Nine miles from Long Branch there was a camp The aspect of New York was not very assuring, and meeting. The President, who is an Episcopal Methothe delays at the Custom-house, and the exorbitant dist, had been there, and I could not resist the temptacharges of the hackmen, did not serve to comfort the tion. Certainly the sight was wonderful. On the shores. new-comers. Angust, too, is an "out-of-season” of the Atlantic, encamped in a region called “Ocean month, and everybody was away; so as nobody was to Grove," eight thousand people were living under be seen, and even on Sunday no public worship could canvas for the summer months. Religious revival be counted on, I soon transferred myself from the and health were the objects sought. The camp, there“Fifth Avenue Hotel” to the “West End,” at Long fore, was mainly one of religious people. Families Branch. Hero I knew I should find the American came from the cities and the plains, each with people, and there was quite enough of display and cart, tent, furniture, and provisions. The tents were luxury to satisfy more fashionable tastes than mine. pitched in lines, intersecting each other, and forming A tornado had recently swept the coast, the whole avenues and streets all leading to one grand avenue, district was deluged with water, and as the villas the width of a “Queen's Drive," and opening to the and hotels are all “ framed”—that is, made of wood ocean. The streets had their names - Pilgrim Street, and glass-it was wonderful not to find more havoc Avenue of Rest, etc., and the postman and tradesmade by the winds and breakers. In the hotel I man plied their business with a certain knowledge of found some 600 people, from all parts of the States. I every name. Public worship was held at stated.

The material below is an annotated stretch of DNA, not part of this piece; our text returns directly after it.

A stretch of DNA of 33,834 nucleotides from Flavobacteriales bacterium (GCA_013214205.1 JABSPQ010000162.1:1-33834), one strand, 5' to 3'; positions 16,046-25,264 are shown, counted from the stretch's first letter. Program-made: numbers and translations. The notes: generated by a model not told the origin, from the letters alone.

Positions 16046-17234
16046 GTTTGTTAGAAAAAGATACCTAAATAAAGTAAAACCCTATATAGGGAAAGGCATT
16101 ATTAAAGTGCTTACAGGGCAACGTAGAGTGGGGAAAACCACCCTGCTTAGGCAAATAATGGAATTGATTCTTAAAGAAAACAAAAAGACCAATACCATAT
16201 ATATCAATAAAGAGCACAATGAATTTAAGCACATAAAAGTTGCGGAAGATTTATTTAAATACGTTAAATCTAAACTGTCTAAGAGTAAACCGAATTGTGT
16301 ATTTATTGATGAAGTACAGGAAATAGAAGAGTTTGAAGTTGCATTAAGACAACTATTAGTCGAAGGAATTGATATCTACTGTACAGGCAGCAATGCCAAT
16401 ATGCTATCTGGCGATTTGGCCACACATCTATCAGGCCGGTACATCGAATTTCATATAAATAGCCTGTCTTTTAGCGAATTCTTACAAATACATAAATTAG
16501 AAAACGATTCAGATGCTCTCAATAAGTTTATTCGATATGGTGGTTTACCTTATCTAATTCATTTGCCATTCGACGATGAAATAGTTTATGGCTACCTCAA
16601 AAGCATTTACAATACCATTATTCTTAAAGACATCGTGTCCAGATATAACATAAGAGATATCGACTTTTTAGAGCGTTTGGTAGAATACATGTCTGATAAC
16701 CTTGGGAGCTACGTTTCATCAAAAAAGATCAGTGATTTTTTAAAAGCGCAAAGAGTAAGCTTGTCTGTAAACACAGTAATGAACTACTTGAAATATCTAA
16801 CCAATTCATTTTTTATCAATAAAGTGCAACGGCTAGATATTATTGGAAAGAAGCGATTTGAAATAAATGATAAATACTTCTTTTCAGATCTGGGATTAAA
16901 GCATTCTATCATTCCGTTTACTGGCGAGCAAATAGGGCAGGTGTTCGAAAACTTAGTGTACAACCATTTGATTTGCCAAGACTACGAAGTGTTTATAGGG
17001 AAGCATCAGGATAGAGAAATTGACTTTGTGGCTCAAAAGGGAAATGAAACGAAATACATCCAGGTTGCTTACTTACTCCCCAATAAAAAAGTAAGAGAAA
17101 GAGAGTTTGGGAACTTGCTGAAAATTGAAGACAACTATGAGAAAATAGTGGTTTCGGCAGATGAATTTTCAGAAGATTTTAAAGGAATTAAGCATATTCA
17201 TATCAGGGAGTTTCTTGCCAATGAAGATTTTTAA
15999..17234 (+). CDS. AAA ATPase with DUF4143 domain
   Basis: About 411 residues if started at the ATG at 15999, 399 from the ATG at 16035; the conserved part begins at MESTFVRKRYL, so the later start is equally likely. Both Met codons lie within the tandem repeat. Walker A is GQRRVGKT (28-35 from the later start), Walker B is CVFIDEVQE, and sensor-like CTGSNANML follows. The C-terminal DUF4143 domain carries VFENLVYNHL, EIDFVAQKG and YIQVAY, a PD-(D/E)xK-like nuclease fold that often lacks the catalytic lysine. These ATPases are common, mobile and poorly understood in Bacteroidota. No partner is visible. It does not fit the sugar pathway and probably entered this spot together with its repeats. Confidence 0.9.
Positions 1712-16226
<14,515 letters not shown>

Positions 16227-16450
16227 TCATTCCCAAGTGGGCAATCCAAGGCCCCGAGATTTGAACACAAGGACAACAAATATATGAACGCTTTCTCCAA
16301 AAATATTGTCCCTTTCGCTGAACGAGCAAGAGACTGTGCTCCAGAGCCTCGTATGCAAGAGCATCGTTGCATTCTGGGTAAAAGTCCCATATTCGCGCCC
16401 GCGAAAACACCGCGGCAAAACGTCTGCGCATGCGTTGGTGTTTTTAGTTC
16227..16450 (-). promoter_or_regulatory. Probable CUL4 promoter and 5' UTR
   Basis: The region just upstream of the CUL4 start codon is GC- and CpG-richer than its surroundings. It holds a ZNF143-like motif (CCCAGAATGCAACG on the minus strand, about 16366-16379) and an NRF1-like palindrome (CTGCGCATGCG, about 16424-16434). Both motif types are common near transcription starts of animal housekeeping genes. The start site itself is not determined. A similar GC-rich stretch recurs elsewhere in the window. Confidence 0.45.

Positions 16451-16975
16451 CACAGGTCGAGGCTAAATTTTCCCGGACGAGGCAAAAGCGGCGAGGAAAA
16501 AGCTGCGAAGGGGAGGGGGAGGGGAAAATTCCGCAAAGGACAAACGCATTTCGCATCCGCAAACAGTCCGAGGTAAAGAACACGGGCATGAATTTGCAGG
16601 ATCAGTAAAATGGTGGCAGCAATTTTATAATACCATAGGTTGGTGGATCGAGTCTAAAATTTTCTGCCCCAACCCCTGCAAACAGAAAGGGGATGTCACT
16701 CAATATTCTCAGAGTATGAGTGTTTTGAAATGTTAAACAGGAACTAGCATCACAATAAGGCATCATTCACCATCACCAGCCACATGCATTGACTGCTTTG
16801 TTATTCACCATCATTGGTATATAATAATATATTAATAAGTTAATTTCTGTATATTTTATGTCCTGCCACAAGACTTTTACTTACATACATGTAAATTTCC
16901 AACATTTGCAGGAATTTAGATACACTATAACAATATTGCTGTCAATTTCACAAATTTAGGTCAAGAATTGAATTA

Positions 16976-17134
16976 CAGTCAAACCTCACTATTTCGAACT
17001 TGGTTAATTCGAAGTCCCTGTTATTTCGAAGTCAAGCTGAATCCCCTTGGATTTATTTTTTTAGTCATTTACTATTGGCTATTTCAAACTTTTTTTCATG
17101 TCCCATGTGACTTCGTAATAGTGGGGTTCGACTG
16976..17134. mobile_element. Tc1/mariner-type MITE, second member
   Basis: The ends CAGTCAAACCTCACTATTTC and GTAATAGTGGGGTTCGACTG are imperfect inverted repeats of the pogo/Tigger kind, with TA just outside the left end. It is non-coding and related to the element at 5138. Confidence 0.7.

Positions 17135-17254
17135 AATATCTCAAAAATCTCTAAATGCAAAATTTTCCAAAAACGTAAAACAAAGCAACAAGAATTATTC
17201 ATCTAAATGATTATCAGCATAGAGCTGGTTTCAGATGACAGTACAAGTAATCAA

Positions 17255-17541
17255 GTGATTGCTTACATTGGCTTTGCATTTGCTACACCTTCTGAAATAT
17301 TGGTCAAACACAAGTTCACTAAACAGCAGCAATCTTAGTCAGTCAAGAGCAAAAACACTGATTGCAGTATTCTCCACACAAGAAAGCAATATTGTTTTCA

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ENGLAND AND AMERICA.